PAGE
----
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Re: MIRRORS Argosy Class
To: Brian Mansur
Cc: bmansur; David; hous0042; jim; Kelly Starks x7066 MS 10-39; Steve
VanDevender; Timothy van der Linden; zkulpa
Subject: Re: MIRRORS Argosy Class
Date: Wednesday, March 06, 1996 8:26AM
>Brian 12:50 PM CT 3/6/96
>Okay. My first draft for the Mars Hybrid (now renamed Argosy Class) has
>officially been hulled. The course correction problems needed avoid the
>beam during decel phase has necessitated that I go back and rework my sail
>and retro mirror design.
>Okay, for decel phase, we split the Asimov's sail into two parts (or into a
>washer-like sail with a hole) to let the maser beam fire between/through.
> From Sol
> -------------- ---------------
>\ \ / /
> \ \ / /
> \ \ / /
> Asimov = A
> ! !
> ! !
> ! !
>Beams From Retro Mirror
>The flat horizontal lines represent the sail and the slants are the
>connecting cables. A cable will probably stretch between the two sails and
>is not shown for covienince. By the way, if this ASCII art is not comming
>through, I'm genuinely sorry. Somehow fonts seem to be different from
>person to person.
>Try a non proportional font like courior.
I'll give it a shot next ASCII escapade.
>The washer sail focusing back on a smallar drag sail is a design Forward
>used in his Dragon fly series. Assuming you intended to drop the outer
>sail as a retro sail?
I'm not sure if we understand each on the last sentence. This washer sail
design is ALL part of the Asimov. The retro mirror has long since been
launched to position separated. The whole point of the design is to let
the maser beam go between the Asimov sails to the retro mirror.
>Course corrections are a detail we are still working on. I'm beginning to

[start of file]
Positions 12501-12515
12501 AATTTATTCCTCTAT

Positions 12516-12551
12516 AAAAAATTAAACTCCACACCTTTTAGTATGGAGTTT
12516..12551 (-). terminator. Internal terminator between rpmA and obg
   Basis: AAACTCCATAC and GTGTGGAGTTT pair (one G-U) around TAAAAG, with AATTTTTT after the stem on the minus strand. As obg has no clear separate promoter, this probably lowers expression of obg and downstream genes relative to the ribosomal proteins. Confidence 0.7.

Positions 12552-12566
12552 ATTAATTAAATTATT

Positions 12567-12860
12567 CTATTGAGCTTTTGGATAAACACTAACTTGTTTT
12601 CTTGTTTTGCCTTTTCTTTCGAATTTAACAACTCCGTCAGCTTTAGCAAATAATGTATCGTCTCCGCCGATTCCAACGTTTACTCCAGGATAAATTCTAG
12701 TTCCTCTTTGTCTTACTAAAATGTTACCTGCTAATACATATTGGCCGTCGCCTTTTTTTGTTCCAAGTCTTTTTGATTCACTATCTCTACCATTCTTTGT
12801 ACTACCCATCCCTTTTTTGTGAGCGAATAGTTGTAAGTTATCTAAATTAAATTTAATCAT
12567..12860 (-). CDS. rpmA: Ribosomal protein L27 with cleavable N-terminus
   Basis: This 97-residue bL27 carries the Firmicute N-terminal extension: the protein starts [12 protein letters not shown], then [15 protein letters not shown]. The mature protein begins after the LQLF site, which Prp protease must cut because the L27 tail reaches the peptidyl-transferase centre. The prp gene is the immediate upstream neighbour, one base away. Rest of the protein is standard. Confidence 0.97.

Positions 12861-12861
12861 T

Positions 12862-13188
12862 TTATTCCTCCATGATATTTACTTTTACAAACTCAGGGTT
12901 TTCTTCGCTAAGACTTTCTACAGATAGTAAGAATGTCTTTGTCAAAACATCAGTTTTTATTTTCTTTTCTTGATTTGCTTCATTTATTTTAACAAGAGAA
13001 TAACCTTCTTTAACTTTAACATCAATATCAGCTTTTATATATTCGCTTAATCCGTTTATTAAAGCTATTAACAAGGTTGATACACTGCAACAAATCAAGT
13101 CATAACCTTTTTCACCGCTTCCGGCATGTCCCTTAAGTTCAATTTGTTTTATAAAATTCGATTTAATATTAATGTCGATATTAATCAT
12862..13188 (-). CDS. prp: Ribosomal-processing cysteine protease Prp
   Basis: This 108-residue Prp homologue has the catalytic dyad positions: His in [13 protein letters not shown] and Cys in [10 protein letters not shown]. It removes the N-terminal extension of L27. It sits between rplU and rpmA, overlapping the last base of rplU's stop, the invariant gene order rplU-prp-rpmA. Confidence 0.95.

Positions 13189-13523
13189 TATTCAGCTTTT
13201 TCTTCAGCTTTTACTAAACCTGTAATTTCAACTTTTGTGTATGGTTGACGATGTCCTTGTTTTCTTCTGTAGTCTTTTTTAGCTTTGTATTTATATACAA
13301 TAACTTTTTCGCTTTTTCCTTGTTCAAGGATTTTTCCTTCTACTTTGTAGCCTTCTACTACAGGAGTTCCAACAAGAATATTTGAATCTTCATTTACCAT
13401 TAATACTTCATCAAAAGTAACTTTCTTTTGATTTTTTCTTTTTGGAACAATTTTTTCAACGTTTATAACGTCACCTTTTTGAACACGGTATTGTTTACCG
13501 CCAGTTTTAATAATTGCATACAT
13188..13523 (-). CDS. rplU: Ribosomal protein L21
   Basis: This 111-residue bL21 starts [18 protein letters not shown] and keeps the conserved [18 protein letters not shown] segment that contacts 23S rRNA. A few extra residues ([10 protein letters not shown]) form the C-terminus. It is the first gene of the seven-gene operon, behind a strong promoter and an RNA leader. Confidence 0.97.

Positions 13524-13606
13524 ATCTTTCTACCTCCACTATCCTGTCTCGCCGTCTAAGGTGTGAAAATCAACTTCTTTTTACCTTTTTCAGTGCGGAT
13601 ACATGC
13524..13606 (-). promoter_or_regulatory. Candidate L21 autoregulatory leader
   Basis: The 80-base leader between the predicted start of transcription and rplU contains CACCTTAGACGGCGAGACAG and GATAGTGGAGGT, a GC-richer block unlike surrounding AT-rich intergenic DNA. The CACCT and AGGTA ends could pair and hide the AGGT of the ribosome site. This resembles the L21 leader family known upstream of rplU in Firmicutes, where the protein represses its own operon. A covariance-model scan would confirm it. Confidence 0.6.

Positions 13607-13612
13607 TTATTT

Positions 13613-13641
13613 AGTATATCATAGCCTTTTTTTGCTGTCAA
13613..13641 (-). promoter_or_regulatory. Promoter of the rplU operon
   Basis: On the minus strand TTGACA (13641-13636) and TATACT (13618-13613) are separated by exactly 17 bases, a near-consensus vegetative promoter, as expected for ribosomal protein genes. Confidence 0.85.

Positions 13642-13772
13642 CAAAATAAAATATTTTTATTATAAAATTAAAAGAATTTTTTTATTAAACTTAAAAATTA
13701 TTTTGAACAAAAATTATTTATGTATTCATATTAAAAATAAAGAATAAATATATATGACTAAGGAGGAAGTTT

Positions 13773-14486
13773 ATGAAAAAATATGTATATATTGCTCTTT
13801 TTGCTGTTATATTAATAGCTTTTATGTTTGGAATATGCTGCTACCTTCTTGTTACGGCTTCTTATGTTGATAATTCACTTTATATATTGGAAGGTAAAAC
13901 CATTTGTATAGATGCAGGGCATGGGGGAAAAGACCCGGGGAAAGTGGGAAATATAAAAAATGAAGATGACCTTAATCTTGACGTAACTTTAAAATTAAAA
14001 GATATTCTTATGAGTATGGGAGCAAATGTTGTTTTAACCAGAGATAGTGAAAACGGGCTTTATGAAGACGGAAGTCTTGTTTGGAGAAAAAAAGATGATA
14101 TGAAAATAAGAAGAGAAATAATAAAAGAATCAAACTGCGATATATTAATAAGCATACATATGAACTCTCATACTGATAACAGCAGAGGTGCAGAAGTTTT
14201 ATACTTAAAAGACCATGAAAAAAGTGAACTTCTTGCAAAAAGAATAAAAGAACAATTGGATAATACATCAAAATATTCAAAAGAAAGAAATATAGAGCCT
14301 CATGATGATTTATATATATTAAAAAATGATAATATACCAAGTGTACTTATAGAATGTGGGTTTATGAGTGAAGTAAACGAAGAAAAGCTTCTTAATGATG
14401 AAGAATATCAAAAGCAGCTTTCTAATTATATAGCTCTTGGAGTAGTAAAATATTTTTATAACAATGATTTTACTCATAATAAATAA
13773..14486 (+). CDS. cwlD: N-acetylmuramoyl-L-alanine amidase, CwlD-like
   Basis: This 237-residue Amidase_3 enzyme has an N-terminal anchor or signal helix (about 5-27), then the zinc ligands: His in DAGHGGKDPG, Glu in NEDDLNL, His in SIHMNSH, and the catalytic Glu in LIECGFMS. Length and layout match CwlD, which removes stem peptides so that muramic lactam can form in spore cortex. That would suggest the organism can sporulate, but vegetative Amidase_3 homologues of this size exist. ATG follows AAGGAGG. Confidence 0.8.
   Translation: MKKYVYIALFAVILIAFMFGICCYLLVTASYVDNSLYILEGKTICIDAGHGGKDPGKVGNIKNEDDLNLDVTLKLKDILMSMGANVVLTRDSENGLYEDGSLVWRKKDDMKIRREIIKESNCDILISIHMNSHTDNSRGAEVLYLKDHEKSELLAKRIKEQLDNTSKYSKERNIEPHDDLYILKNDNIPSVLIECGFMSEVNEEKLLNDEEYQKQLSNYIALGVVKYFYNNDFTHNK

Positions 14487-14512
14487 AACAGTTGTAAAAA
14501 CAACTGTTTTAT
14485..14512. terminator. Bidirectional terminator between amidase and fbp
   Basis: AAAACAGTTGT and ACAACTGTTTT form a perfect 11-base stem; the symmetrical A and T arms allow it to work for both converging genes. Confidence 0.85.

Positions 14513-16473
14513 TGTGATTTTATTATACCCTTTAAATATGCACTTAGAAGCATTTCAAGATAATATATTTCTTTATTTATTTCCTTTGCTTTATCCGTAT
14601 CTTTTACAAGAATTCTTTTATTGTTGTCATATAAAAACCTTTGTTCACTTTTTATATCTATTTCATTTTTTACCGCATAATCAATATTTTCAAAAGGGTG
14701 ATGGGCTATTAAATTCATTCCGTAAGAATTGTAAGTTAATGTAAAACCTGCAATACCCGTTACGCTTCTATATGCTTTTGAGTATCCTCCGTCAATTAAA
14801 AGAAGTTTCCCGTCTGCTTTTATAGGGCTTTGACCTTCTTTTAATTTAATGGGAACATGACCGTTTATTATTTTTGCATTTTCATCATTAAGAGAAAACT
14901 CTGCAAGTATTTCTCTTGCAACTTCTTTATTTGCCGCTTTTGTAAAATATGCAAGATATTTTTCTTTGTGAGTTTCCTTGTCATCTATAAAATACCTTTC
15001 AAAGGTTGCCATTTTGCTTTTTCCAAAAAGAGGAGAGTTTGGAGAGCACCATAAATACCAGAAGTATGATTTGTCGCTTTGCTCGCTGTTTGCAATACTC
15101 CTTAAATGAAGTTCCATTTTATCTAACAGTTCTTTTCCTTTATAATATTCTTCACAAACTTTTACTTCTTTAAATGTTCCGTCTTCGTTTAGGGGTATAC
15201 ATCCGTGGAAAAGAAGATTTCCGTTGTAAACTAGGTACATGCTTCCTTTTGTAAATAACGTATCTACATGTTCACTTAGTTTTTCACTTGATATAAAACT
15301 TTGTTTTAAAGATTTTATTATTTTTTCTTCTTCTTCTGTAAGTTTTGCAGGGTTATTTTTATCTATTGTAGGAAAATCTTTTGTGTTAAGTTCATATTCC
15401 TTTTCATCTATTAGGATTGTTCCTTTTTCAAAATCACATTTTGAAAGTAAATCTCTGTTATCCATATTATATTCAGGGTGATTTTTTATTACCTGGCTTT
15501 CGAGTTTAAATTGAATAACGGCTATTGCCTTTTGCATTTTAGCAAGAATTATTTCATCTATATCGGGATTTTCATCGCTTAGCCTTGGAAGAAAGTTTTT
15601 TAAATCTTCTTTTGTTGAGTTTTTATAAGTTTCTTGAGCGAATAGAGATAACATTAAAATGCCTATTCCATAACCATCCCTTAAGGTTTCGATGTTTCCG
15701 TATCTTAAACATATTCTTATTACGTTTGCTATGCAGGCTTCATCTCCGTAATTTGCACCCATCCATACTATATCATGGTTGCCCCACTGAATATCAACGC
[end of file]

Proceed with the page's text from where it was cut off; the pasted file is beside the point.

>think that the tugs that I've envisioned elsewhere might be replaced by the
>ion engine of the Asimov. It could be fired at angles although the exhaust
>would probably be into the sail. More thought needed.
>Rather than tugs, you could pull in one side of the sail to generate an off
>angle thrust. Otherwise if you tried to push with rockets the sai would
>get twisted out of shape, or draged behind slightly.
Yes, I'd like to do that if possible. This is where my limited
understanding of engineering starts to get on my nerves. I can give
theoretical concepts, but I don't know if they can be done from an
engineering standpoint for lack of classes like statics, calculus based
physics, and so on. So I don't know if angling the sail is going to be
easier than a tug. Some voice in the back of my head tells me that it would
>Of course trying to keep the retro mirror focused, or even out of the
>shadow of the ships retro mirror is probably a lost cause.
See my idea in Mirrors round 3.
>I noticed that for this sail to work, the diameter would be greater than
>Jupiter's to let the beam through. ARRGGHH! On the other hand it doesn't
>have to be as precisely shaped as the retro mirror. Still not sure how to
>correct retro-mirror's course and keep its shape. I'm trying to figure if
>there is a way to break it down into components that will reflect at the
>slight angle needed to hit the new rig.
We could cut that down considerably with refocusing mirror aparatuses which
I proposed when I first joined. That was in fact what my ugly BMP file had
on it: a very simple diagram to illustrate the point. Fresnel lenses might
work better. Problem is that these things have to be unmanned and they will
take time to get into place.
>I also toyed with the idea of having a one-way mirror/sail for the Asimov.
> I don't know how light we'd have o get a plastic lens for this. Obviously
>can't use glass. By the way. Can we actually make a one way mirror with
>plastics? If so, how thin? Also, just to be clear, do microwaves bounce
>hand mirrors better or worse than wire meshes?
>One way mirrors don't really work that way. They mainly are not very
>transparent, and you make sure only the room on one side has lights on.